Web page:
And just who**is set up to pour molten whatever on the spot and create block clasps in Egypt or the high Andes? Yes...mobile hot metal smith
Actually, that's a good question. You've been around HOT metals and would be aware of their melting points. But I was surprised to discover the following :
Analyses carried out by Professor Heather Lechtrnan of samples of cramps in situ at Pumapunku reveal a ternary alloy of copper, arsenic, and nickel. "Middle Horizon Metallurgy in the Titicaca Basin: A Preliminary Assessment 1994"
At sea level the melting points are :
Copper 1083 degrees
Nickel 1455 degrees
Arsenic 1550 - 1600 degrees. The main use of metallic arsenic is for strengthening alloys of copper.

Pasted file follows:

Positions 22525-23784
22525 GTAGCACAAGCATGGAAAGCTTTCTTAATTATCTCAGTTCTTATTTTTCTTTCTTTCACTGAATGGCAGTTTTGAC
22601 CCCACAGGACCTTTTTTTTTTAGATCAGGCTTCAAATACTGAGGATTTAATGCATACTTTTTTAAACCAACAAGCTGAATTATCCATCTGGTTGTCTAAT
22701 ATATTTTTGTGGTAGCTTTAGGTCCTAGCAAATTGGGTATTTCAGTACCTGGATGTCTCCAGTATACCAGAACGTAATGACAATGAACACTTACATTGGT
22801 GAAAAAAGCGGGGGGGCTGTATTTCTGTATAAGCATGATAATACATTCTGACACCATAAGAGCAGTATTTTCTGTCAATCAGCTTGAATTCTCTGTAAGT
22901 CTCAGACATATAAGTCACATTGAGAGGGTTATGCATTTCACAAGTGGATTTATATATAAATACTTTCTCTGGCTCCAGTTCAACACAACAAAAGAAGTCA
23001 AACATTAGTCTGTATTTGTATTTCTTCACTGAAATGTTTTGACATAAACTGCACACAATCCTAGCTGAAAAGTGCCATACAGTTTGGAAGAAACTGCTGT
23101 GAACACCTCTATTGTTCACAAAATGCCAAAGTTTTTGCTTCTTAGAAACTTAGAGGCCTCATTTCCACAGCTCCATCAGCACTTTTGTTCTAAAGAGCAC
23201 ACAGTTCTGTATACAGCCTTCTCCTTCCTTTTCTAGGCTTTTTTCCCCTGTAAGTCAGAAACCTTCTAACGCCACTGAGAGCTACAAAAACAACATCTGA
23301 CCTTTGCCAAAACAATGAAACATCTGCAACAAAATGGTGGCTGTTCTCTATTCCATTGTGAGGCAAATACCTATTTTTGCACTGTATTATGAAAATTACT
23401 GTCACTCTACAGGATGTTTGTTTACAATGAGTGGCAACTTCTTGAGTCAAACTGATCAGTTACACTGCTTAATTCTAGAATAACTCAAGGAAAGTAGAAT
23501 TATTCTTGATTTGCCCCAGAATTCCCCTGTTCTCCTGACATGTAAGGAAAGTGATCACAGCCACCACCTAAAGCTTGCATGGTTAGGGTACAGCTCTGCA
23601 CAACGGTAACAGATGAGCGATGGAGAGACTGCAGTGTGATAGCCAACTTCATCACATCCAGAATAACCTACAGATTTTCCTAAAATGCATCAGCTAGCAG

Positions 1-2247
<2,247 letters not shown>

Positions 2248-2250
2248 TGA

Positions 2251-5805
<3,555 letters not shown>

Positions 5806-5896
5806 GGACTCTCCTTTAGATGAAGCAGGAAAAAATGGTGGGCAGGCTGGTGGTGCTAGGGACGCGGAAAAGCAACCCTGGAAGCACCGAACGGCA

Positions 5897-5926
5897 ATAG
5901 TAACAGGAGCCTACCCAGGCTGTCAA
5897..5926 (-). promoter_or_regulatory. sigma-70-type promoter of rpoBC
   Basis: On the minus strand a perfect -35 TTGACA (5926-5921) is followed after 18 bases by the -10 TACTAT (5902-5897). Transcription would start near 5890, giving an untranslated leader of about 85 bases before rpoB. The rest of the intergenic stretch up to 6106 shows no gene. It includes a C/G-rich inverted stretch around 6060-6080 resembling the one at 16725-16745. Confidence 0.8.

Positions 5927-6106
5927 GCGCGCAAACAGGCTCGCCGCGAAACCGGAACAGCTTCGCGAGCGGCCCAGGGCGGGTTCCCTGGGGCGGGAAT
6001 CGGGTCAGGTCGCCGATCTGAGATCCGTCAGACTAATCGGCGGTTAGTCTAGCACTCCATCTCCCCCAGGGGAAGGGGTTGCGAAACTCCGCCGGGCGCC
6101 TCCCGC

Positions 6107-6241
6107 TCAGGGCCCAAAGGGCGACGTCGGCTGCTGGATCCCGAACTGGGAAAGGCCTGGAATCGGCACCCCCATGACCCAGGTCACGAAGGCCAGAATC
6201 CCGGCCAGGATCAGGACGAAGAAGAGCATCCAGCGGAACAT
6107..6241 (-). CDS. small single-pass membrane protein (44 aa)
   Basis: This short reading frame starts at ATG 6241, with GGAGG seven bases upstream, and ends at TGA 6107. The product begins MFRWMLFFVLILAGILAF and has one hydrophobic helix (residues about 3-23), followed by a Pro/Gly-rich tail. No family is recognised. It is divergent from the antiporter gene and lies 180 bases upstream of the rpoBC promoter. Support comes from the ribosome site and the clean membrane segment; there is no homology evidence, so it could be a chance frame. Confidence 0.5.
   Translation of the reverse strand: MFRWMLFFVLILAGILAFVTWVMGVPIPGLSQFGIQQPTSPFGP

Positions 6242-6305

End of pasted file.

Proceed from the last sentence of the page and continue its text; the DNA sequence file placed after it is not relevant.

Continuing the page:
One might ask the questions :
1) Why use an alloy of three different metals when it is only for a clamp?
2) Where did the Puma Punkans mine these metals or were they transported in?
3) How and when did the Puma Punkans learn metallurgy?
Or, maybe they just dug up a hunk of stuff (galena) and melted it down without ever knowing what were its components.
Hot work, though. And don't breathe in.